Xiaohui Wang, Shuangli Liu, Xinhua Yin, Nacer Bellaloui, John H. Winings, Sampson Agyin-Birikorang, Upendra Singh, Joaquin Sanabria, and Alemu Mengistu. Agronomy 2020, 10(6), 852; https://doi.org/10.3390/agronomy10060852.

Low nutrient recovery from applied fertilizer in crop production systems has prompted studies to improve the current nutrient management practices to increase fertilizer efficiency, particularly in view of the tighter environmental regulations and increasing energy costs in recent times, vis-à-vis the critical need to ensure food and nutrition security. In previous studies, IFDC has shown that subsurface incorporation (deep placement) of multi-nutrient fertilizer briquettes (produced by physical compaction of granular fertilizer); and organically enhanced N fertilizer (OENF) (manufactured from organic additives extracted from sterilized biosolids plus ammonium sulfate) significantly increased maize yields and nutrient use efficiency, compared with split application of granular fertilizer, but their effects on the quality of grains produced was not known. New research, in collaboration with Jilin Academy of Agricultural Sciences, Changchun, China; the University of Tennessee; and the U.S. Department of Agriculture’s Agricultural Research Service (USDA-ARS), evaluated the effects of multi-nutrient fertilizer briquettes and OENF on maize grain quality.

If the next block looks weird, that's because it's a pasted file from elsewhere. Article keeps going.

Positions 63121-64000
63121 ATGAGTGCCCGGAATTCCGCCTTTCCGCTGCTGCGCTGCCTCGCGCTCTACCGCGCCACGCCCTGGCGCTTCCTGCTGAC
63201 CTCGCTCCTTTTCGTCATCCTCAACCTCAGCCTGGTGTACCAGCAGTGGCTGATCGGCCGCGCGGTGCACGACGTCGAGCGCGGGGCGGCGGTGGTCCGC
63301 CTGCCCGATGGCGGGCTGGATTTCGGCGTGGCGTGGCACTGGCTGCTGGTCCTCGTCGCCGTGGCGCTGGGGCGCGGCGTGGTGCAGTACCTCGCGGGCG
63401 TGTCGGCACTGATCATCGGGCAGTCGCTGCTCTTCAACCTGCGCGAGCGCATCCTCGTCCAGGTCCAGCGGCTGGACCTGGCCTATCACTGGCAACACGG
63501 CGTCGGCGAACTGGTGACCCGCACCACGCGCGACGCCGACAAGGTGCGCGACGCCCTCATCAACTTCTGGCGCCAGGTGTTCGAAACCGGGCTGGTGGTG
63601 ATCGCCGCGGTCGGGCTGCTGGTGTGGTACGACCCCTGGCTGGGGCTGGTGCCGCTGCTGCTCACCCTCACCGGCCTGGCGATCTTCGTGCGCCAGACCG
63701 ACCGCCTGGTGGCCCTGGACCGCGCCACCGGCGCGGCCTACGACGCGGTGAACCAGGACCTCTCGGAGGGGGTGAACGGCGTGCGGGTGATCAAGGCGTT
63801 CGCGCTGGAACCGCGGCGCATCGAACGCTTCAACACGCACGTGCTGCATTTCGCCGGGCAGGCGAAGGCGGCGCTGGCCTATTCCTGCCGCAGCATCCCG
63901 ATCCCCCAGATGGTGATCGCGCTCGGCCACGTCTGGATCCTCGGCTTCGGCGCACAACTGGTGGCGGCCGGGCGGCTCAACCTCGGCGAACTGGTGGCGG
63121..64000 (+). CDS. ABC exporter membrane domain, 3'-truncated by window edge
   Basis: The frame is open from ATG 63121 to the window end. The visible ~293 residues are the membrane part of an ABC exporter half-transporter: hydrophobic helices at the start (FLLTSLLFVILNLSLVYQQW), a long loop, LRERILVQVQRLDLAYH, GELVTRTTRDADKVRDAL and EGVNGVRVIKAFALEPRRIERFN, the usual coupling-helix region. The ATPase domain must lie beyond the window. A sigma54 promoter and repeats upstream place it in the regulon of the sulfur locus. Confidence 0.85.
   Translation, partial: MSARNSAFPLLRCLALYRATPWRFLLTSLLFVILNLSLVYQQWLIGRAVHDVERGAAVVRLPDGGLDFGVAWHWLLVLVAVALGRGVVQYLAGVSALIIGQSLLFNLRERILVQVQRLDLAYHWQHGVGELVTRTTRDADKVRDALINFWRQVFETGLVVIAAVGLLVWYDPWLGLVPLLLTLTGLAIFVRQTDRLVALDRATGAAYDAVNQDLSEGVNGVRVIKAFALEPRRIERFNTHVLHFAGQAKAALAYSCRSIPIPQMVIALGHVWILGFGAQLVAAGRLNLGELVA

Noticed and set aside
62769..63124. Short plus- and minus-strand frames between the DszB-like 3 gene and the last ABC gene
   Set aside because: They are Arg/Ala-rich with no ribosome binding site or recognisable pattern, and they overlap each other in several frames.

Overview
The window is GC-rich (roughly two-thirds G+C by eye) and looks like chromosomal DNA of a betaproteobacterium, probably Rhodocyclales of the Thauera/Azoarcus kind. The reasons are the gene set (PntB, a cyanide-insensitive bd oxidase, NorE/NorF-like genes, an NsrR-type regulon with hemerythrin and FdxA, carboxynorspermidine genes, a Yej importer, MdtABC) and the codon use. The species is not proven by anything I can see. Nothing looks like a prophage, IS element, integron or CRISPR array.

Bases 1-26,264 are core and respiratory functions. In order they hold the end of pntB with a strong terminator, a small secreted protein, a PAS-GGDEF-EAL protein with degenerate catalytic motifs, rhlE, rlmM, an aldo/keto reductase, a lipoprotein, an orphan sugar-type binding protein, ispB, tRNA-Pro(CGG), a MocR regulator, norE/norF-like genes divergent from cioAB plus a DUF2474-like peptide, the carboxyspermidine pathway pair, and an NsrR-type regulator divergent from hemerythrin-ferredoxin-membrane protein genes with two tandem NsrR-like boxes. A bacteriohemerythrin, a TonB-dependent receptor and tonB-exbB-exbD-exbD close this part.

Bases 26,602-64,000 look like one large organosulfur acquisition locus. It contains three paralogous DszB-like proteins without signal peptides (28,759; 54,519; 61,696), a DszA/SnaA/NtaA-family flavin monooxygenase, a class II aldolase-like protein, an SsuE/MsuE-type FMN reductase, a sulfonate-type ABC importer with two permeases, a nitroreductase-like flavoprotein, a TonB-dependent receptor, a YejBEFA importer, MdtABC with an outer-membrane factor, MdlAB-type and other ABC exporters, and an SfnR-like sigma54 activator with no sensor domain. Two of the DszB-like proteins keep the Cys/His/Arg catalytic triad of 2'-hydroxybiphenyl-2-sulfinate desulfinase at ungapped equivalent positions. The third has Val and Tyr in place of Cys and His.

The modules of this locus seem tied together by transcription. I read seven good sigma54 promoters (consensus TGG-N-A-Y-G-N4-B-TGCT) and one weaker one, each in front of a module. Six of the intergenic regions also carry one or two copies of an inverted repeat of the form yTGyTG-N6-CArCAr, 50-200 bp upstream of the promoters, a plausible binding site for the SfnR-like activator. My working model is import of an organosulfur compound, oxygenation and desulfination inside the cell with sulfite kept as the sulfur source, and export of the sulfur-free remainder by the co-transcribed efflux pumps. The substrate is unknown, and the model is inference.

The article published from this study, “Maize Grain Composition with Additions of NPK Briquette and Organically Enhanced N Fertilizer” in Agronomy, shows that protein, oil, ash, and starch contents of maize grain were not compromised, but increases in grain fiber content was observed following the application of briquettes and OENF. This publication adds to the proven benefits of briquetting granular fertilizers into supergranules for deep placement into the rootzone of the crop, and also incorporating organic sources into the commercially-available inorganic fertilizers. This and other research demonstrate the feasibility of NPK briquettes to reduce N pollution while enhancing crop yields. Additionally, OENF, an innovative N fertilizer source, presents another climate-friendly fertilizer management practice. OENF has environmental benefits, as a product of recycling municipal and domestic waste, that have the potential to reduce N losses, lowering N consumption and mitigating negative impacts on water and air compared with commonly used N fertilizers.

Together, these innovative solutions for N management present an opportunity for reducing pressure on the environment while contributing to yields and nutrient content globally.

Read the open-access publication at Agronomy.